Krautrock; it’s a word not too many people can honestly say they know. It’s experimental, psychedelic, progressive, jazzy, and electronic. It’s a niche genre, and not too many newer bands are willing to dive into it. If you were to Google Search “krautrock,” almost all of the bands mentioned were established in the late ‘60s/early ‘70s, one of those bands being Faust. Faust is an interesting band, starting off as one of the first acts signed to Virgin Records, and then experiencing a split of sorts. Faust became two separate bands, each focusing on different musical aspects of the original project. The Faust I reviewed, though, is comprised of drummer Zappi Diermaier and multi-instrumentalist Jean-Hervé Péron.

j US t (pronounced “Just Us”) is a walk on the experimental side, as it starts out with seemingly random percussive hits and a quiet bassline; strange noises are introduced as the song goes on, including what sounds like metallic breathing. A guitar unexpectedly comes in, soloing over a droning guitar, all while cymbals and toms are played a few steps short of free meter. Most of the following songs contain very little form, although the near-constant barrage of Diermaier’s claypot percussion and hi hat cymbal keep a steady beat for Péron’s atonal jams.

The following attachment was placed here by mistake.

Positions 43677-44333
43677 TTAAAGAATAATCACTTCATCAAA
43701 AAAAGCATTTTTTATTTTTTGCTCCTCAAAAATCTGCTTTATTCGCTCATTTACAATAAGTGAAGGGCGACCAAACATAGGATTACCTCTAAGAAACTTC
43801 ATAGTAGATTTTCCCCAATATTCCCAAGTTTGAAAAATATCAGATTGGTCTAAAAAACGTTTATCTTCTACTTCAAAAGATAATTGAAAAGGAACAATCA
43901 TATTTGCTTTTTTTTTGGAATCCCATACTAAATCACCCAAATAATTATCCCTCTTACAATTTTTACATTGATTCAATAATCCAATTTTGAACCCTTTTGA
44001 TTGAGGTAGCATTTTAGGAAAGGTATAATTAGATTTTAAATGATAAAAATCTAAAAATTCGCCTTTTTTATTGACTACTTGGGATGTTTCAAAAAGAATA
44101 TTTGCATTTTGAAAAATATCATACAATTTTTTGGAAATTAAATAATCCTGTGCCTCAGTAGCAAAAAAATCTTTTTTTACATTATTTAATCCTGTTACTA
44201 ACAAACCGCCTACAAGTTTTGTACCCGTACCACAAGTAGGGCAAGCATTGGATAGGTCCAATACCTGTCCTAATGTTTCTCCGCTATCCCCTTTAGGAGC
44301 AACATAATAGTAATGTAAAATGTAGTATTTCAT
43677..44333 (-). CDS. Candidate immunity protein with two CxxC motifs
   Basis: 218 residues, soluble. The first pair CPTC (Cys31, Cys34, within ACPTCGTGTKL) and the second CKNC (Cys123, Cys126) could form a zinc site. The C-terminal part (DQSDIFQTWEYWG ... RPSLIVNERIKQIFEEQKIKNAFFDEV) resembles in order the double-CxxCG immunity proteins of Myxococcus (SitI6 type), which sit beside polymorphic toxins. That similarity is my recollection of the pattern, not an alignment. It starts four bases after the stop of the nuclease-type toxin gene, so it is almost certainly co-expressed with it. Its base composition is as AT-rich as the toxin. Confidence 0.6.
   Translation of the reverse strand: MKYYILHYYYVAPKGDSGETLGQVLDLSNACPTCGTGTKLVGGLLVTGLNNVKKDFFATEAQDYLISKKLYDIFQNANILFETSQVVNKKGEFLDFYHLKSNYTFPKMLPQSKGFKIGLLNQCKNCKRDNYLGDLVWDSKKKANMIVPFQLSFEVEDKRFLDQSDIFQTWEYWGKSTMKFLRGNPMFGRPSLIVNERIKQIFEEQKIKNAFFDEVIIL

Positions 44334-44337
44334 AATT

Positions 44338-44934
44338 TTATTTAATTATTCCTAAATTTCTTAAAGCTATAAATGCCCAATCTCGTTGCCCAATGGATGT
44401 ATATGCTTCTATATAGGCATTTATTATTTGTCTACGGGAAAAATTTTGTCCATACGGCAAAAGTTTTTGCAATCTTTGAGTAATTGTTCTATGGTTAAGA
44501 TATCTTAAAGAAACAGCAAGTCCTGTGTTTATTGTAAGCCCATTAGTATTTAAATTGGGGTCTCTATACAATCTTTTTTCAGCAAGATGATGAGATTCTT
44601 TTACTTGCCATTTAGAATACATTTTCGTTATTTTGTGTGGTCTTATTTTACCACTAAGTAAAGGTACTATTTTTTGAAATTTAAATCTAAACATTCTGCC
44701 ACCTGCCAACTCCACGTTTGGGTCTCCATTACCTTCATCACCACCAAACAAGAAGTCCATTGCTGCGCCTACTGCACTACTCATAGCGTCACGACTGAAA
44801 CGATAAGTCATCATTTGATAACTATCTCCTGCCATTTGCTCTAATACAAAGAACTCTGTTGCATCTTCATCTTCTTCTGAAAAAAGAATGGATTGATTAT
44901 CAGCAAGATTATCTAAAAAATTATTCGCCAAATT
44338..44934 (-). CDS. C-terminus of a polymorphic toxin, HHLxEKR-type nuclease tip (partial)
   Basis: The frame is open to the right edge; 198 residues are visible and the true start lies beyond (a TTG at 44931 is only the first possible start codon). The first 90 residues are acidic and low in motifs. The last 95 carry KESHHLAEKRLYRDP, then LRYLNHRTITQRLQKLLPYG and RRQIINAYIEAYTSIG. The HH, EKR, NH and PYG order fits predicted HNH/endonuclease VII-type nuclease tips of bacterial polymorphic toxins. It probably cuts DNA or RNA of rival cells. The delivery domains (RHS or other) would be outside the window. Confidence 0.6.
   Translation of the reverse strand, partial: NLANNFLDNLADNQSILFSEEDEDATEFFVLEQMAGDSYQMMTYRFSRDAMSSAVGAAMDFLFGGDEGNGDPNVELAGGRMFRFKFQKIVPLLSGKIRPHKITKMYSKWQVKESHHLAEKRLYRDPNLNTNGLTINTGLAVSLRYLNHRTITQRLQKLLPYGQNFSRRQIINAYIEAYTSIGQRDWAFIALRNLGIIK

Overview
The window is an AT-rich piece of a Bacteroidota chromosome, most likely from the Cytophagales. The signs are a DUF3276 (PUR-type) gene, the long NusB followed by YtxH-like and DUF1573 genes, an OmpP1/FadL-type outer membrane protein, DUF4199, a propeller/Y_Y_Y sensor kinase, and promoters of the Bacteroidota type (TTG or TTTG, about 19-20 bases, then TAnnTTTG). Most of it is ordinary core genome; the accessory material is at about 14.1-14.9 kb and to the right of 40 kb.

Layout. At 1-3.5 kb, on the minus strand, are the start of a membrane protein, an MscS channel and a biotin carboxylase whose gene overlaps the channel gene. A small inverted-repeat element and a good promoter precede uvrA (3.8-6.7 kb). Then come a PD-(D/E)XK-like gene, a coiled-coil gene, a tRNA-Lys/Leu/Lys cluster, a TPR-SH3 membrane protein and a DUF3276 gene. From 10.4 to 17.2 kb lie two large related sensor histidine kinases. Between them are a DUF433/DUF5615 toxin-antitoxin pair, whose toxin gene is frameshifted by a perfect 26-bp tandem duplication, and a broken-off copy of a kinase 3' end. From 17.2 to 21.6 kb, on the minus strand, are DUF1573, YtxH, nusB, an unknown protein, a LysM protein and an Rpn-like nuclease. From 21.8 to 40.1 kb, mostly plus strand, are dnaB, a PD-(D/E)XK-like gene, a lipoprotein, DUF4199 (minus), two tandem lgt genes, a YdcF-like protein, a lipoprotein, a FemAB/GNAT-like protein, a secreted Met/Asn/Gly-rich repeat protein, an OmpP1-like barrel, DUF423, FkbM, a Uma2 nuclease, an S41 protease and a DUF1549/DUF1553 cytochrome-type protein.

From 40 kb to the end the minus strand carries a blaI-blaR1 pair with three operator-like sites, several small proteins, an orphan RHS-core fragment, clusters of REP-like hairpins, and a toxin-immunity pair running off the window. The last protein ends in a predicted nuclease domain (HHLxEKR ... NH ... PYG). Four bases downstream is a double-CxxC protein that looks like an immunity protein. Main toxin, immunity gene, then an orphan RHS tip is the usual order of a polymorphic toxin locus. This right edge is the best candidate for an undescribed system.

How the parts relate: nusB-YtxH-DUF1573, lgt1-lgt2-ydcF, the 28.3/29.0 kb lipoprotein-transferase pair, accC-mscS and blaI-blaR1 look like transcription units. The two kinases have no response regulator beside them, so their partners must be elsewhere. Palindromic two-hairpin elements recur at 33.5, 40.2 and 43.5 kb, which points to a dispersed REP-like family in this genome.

“NäHmaschine” (German for “sewing machine”) reaches an experimental high point for the duo in which, as the name suggests, a sewing machine is used as a metronome and Péron plays an improvisational solo on either a sitar or koto. Though the name is German, the song has a distinctive Asian sound to it, from both the instrumentation and the tonal intervals used in the solo.

In all honesty, j US t is not the most accessible album; the average listener might not find it as enjoyable as, say, Taylor Swift. That should not diminish its value, though, for it is a beautiful journey into experimental music, and just goes to show you that even with 40 years of experience, Faust is still able break new musical ground.

In A Hyphenated Word: Far-Out

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